OP-ED: Israel Can – and Must – Fight Hamas Without Starving Gazan Civilians to Death

Originally published in Haaretz | March 21st, 2024

For all the agonizing days since October 7, Israel and Gaza have been the subject of a battle of words alongside the actual war. Words – genocide, Zionist, Holocaust, ceasefire – have become specialized weapons to shoot at the other side.

But fighting will only stop when both sides agree to it, or Hamas is crushed, and neither is likely soon. Meanwhile nearly two million people are suffering hideously under the siege. Children are already dying of extreme malnutrition – starving to death, in other words.

They – and rest of Gaza’s population – are denied food, water, medicine, and even anesthesia by means of Israeli delays and prohibitions that can’t be explained by the need to inspect the trucks’ contents for security, and can’t be accurately blamed on Hamas or anyone else.

Entire shipments have been turned back for containing “dual use” items such as kits for delivering babies, and small scissors. Only two crossings into Gaza are open for limited hours, and none to the north, where most of the starving people are. Aerial photos from late February show 2,000 trucks waiting to cross at Rafah. Most are still there now, containing enough food to feed everyone in Gaza, and some have been waiting for as long as 90 days. This information comes directly from U.S. and other international logistics and medical workers and verified photographs.

What’s happening is tantamount to torturing civilians. Though it is true that some of them support Hamas, it is both immoral and illegal to punish human beings for their opinions.

Denying them food, water, and other necessities for life also violates U.S. law. Section 620I of the U.S. Foreign Assistance Act holds:

“No assistance shall be furnished … to any country when it is made known to the President that the government of such country prohibits or otherwise restricts, directly or indirectly, the transport or delivery of United States humanitarian assistance.” The Biden administration is under increasing pressure to hold Israel to account under Section 620I, as eight U.S. Senators including Bernie Sanders demanded last week.

Sanders is very far from alone, as a widely respected Jewish figure demanding that civilians in Gaza be regarded – and treated – like other human beings. For each Jewish person who speaks out or writes publicly, many more privately agree.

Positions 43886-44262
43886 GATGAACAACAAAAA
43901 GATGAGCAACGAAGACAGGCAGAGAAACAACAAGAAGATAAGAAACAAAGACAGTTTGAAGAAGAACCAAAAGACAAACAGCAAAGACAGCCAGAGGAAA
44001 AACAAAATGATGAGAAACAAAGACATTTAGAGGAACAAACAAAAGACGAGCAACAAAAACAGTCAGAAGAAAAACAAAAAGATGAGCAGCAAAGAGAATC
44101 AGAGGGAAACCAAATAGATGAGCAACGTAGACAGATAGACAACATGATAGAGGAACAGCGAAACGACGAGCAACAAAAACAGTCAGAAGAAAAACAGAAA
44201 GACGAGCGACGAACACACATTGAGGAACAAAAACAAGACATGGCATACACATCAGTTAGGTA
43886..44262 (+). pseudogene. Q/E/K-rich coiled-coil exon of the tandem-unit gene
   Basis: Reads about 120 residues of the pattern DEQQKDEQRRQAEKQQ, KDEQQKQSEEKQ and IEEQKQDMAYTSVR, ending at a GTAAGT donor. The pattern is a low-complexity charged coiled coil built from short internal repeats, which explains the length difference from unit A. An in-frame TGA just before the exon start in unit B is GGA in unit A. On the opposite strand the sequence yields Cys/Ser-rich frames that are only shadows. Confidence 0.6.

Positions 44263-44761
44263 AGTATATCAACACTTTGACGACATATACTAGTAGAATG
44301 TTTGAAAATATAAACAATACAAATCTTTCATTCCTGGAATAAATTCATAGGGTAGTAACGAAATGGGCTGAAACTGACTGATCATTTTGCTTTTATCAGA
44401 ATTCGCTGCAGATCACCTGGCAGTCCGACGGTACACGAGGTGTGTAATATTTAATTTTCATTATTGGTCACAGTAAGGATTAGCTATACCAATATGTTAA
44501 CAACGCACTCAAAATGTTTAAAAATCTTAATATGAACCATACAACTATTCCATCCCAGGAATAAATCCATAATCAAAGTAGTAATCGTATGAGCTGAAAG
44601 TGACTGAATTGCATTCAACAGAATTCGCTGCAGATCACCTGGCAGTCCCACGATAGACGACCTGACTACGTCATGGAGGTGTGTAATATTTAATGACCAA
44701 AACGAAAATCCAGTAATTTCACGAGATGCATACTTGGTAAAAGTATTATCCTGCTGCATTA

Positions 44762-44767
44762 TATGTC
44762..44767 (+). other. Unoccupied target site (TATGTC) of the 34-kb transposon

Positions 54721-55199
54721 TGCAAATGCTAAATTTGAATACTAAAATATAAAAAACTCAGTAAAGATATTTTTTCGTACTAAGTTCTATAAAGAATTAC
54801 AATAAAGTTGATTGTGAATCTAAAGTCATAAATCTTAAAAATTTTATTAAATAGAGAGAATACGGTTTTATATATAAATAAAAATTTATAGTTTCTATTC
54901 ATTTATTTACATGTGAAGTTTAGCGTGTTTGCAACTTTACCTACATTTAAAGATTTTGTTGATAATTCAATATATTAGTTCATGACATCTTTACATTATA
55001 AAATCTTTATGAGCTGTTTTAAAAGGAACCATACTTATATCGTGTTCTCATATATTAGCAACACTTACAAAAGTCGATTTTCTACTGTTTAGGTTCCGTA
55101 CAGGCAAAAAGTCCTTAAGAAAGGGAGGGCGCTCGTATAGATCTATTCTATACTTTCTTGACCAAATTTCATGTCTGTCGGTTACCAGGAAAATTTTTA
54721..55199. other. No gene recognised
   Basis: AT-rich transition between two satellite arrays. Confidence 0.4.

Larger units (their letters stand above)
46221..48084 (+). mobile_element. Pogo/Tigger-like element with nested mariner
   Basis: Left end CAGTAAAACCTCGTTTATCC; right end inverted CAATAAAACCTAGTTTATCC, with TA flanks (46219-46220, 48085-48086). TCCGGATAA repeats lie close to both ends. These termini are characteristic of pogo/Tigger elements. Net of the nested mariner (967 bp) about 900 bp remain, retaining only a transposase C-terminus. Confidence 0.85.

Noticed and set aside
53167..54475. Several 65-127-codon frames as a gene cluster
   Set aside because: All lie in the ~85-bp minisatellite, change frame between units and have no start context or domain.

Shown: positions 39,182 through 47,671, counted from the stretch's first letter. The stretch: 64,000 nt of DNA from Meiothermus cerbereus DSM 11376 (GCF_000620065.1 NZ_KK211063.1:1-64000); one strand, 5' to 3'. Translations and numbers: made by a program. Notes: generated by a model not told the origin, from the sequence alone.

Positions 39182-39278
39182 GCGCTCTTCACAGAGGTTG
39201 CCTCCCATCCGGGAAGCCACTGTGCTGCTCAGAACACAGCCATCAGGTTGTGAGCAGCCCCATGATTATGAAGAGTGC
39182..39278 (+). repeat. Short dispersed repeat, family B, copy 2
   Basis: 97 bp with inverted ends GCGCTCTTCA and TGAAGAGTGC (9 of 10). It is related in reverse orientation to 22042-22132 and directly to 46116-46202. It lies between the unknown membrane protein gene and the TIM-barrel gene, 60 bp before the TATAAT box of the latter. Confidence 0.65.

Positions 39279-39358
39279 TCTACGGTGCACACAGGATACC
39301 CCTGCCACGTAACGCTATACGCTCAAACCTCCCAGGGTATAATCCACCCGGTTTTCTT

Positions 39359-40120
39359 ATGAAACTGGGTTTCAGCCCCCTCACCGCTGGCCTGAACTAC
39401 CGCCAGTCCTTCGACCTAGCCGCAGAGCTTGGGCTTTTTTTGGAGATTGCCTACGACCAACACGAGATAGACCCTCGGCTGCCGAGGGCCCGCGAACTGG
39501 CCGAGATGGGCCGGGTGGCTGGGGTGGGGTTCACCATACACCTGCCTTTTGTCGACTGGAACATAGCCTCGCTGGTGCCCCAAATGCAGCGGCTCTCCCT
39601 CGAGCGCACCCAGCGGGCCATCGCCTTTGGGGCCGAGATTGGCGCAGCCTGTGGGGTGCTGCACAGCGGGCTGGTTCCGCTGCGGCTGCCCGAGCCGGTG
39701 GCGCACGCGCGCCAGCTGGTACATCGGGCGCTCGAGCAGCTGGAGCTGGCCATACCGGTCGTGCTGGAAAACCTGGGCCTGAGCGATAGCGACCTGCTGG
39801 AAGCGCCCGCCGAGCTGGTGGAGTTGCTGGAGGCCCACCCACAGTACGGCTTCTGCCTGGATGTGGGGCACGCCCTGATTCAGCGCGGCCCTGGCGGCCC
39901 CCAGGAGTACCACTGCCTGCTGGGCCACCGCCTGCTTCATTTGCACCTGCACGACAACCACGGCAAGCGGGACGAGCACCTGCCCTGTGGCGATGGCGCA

Instead of insisting that sufficient aid be allowed into the territory, the United States has begun dropping aid from planes, and U.S. President Joe Biden announced that the U.S. military will begin building a temporary port, to try to get aid in by sea. Both of these steps are tacit recognition that the current system is totally inadequate – and neither will compensate for refusing to let enough trucks in by land.

Airdrops are an inefficient, inadequate, costly, and even dangerous way of providing aid. The temporary port will not be ready for a month or two, and even then it will be difficult and unwieldy to transport food with it. Large numbers of people will sicken and die in the meantime, without better efforts to help them.

Some say that aid should be denied lest Hamas seize it. Hamas have shown themselves to be ruthless, vicious thugs who are happy to make Israeli and Palestinian civilians suffer unspeakably – and the latter makes wonderful anti-Israel propaganda for them. Their viciousness means that trying to hurt Hamas with a siege means starving the entire population. That’s unconscionable, and it’s turning more and more friends of Israel – in the United States and all over the world – into appalled critics.

Moreover, Gazan civilians are now so desperate and so crowded that if Hamas seized aid they would know it, which would turn them against the terrorists.

There are several effective measures that Israel can take to relieve some of the needless suffering and death of civilians. None of these will help Hamas, nor harm Israel.

These steps must be taken immediately:

• Open at least one more crossing so humanitarian aid, including food and water, can be delivered into the north of Gaza.

• Dramatically increase the number of trucks authorized to cross into Gaza daily, through at least three crossings.

• Allow wounded and seriously ill children to leave for medical treatment. Heartbreakingly, in many cases Israel need not decide which adults it should allow to go with the children, since as Doctors Without Borders and other highly respected international aid organizations have reported, they have created a new acronym for a large number of children: “WCNSF” – wounded child, no surviving family. Other children and adults should also be allowed to seek medical treatment outside Gaza, where the vast majority of hospitals are no longer able to function, for lack of fuel, water, medicine and other supplies.

• Allow foreign medical teams from internationally recognized organizations to accompany shipments of basic medical supplies, including antibiotics and painkillers, and to set up field hospitals.

“In wars, people die,” said one of my Israeli family members. It’s true. But war doesn’t require mass starvation of civilians.

Susan Benesch is the founding director of The Dangerous Speech Project, an independent research team. She is also faculty associate of the Berkman Klein Center for Internet & Society at Harvard University, and a fellow of the Raoul Wallenberg Centre for Human Rights in Montreal. On Twitter: @SusanBenesch